Through a reading of Freud’s case history Dora, the article argues that the cultural construction of “hysteria” is a crucial factor in the oppression of people with what may be termed “undocumented disabilities”—that is, impairments that are neither visible nor definitively measurable by modern Western medical technologies. The contention is that the prevailing theoretical paradigms in disability studies are of limited use in developing critical analyses of undocumented disability. Insofar as the social model of disability (and the related “critique of the medical model”) downplays connections between disability and suffering, it may reinforce the oppression of subjects with undocumented disabilities. Such subjects, often marked as “hysterical,” must struggle to obtain recognition of the disabling suffering that is experienced. The article introduces the term criphystemologies to reference epistemologies that validate the lived experiences of people with undocumented disabilities.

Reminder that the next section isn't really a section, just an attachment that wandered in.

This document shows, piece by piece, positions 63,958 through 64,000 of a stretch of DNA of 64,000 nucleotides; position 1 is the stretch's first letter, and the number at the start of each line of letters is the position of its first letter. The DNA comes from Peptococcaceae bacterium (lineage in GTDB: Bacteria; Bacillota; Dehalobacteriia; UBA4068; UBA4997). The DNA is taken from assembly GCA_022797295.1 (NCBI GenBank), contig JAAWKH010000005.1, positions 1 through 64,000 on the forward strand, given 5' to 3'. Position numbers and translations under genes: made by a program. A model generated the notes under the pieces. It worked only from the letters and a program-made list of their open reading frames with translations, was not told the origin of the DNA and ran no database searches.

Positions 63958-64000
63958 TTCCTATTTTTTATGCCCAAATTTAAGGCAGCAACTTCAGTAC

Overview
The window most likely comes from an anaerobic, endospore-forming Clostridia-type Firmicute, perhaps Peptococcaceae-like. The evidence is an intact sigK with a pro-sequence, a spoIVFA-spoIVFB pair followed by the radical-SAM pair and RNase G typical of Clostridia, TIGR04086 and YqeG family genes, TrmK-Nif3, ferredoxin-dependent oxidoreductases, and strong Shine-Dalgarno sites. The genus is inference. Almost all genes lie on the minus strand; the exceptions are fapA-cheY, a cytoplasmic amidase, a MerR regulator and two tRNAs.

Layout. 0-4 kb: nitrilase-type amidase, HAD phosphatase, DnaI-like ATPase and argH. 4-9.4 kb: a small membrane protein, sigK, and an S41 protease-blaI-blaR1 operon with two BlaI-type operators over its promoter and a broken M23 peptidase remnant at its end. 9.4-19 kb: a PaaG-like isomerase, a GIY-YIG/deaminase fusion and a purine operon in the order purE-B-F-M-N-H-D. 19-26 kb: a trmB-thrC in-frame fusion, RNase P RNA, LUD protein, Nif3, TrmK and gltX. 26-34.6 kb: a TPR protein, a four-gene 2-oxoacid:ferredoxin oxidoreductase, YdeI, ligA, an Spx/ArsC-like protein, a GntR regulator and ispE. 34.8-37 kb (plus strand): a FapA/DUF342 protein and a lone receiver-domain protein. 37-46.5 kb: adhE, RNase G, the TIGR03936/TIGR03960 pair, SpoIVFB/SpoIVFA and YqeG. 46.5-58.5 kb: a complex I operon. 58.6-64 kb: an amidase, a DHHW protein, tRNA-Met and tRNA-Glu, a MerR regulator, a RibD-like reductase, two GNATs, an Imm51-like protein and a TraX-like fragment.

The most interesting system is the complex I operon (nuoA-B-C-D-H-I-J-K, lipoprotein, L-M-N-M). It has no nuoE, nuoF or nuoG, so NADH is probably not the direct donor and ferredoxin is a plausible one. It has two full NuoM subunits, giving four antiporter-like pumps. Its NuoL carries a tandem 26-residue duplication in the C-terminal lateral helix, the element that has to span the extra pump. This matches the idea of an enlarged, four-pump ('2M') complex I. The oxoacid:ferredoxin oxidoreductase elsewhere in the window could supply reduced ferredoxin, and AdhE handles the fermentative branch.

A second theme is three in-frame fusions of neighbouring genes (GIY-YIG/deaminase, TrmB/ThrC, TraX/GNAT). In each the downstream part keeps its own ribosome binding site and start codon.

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pp. 185-201
Launched on MUSE
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